I suppose the other books that have influenced me are the wonderful “Yoga Sutras” by Patanjali. They seem to be the the most comprehensive biography of mankind's catalog of shortcomings and potentials that it is possible to find. Jiddu Krishnamurti has also had a profound impact on me. His conversations in "The Awakening of Intelligence" - particularly the closing chapters with David Bohm are so clear , insightful and sane. Biographies of Abraham Lincoln as well as his own writings have inpsired me too. Lincoln was a man of tremendous vision and wisdom. I love reading about his challenges on my dark days. It helps me to put things into a bigger perspective. The poetry of Walt Whitman and the wandering observations of Henry David Thoreau give me hope for the future of man. For me, they are two of the most important voices of the new world. "The Ecology of Commerce" by Paul Hawken is the kind of book which should be taught in business schools. If we could only follow Hawken's visionary approach to business.

In the world of fiction I have been moved by many books. I think "The Kite Runner" stands out though. It's a chronicle of life in Afghanistan in modern times. When I think of all the terrible things that are happening in our world this book seems go to the heart of problem. It doesn't offer solutions. It just paints the problems in a very brilliant way. Man's inhumanity to man, the clash of cultures, racism, exploitation...the old and the new. When I read it I was deeply moved. It told such a touching and human story. It left me wondering how Afghanistan will ever heal, how man's intolerance of difference will ever be overcome...and in the contemporary situation thinking along those lines is very important. I also immensely enjoyed "The Count of Monte Cristo". It's a work of genius.It makes us confront the meaning of human destiny and forgiveness in a very original way. Finally, one of the books I most treasure is "West with the Night" by Beryl Markham. She only wrote one book yet Hemmingway said she wrote better than he did. And I agree. It's a beautiful story about the early days of the airplane in Africa. But it's more than that.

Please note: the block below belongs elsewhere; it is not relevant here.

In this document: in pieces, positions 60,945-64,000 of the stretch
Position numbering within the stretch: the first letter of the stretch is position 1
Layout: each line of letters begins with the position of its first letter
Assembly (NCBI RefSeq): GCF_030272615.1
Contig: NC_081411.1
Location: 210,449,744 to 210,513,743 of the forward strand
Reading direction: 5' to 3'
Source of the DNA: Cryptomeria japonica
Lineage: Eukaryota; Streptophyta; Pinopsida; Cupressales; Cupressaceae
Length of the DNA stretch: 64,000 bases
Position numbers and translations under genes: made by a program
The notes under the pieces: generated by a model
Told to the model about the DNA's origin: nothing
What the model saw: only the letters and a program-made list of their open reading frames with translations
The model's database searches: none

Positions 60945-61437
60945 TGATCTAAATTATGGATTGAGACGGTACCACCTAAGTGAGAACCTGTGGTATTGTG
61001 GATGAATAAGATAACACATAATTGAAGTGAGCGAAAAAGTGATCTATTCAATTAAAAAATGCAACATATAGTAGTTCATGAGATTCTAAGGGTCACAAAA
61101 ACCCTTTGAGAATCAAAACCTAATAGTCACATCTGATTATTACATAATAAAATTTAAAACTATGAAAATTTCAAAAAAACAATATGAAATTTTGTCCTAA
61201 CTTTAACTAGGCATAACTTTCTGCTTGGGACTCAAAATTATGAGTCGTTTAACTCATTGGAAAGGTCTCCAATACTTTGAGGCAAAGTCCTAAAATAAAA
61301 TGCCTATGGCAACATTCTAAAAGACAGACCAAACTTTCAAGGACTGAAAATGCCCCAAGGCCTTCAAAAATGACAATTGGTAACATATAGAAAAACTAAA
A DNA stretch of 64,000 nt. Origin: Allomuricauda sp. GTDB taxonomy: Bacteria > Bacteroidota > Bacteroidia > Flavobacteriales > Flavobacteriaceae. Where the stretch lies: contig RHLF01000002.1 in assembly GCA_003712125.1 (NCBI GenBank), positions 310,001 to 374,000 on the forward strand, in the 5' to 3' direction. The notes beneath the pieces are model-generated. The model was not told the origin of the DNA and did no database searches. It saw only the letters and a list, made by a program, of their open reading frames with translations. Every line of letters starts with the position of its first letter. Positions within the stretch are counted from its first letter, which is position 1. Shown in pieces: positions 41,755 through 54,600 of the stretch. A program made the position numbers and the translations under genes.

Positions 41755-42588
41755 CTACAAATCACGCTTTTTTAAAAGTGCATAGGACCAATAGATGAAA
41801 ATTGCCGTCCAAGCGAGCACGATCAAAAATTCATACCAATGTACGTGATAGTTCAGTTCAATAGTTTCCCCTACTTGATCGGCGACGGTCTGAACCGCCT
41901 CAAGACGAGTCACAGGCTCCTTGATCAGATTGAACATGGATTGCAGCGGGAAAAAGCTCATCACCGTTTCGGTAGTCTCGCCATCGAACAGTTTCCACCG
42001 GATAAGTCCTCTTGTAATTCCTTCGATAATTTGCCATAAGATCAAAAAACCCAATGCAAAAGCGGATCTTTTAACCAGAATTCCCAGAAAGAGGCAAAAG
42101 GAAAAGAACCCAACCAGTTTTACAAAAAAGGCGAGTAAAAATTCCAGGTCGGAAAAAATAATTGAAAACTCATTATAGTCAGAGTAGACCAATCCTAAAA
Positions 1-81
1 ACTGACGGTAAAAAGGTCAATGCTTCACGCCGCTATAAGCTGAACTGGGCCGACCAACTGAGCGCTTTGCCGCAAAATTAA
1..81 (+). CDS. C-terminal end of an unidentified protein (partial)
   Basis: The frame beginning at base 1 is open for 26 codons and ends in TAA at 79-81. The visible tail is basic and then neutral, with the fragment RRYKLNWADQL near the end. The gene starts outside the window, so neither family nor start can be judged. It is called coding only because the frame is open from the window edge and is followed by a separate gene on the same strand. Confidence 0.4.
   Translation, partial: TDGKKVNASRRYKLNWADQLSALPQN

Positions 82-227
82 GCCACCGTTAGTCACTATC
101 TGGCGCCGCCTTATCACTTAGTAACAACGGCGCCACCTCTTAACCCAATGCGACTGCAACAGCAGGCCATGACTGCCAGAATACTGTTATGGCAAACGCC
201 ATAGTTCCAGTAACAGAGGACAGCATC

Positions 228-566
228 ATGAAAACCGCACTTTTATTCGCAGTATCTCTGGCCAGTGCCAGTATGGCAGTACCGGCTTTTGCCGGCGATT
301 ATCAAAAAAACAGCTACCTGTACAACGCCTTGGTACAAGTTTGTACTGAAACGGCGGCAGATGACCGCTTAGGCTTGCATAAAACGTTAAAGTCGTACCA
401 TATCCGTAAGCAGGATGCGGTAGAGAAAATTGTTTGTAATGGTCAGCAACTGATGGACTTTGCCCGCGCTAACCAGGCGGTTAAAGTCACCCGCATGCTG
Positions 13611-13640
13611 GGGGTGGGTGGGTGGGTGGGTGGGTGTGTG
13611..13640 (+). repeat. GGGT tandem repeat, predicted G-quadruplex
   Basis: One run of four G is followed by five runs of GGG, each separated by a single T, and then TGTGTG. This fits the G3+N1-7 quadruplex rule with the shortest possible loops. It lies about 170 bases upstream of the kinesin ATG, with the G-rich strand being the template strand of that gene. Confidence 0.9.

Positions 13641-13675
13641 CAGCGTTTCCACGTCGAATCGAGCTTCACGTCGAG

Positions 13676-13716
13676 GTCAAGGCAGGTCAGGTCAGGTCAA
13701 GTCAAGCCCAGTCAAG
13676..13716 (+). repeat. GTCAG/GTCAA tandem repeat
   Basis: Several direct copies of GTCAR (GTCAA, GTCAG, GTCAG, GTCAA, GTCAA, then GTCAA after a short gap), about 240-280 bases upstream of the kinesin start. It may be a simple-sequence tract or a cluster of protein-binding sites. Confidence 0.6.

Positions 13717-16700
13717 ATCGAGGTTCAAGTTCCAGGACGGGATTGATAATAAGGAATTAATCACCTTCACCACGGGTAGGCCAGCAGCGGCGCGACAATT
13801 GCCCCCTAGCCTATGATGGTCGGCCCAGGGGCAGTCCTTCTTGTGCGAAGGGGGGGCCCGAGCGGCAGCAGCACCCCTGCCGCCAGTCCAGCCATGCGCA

"You can live a lifetime and, at the end of it, know more about other people than you know about yourself. You learn to watch other people, but you never watch yourself because you strive against loneliness. If you read a book,... you are avoiding yourself. The abhorrence of loneliness is as natural as wanting to live at all. If it were otherwise, men would never have bothered to make an alphabet, nor to have fashioned words out of what were only animal sounds."

The book describes the thrills and dangers of hunting on the African plains, then shifts to explore the different qualities of silence or what it is like to fly alone over water for forty hours:

"Being alone in an aeroplane for even so short a time as a night and a day, irrevocably alone, with nothing to observe but your instruments and your own hands in the semi-darkness, nothing to contemplate but your own small courage....such an experience can be as startling as the first awareness of a stranger walking by your side at night. You are the stranger."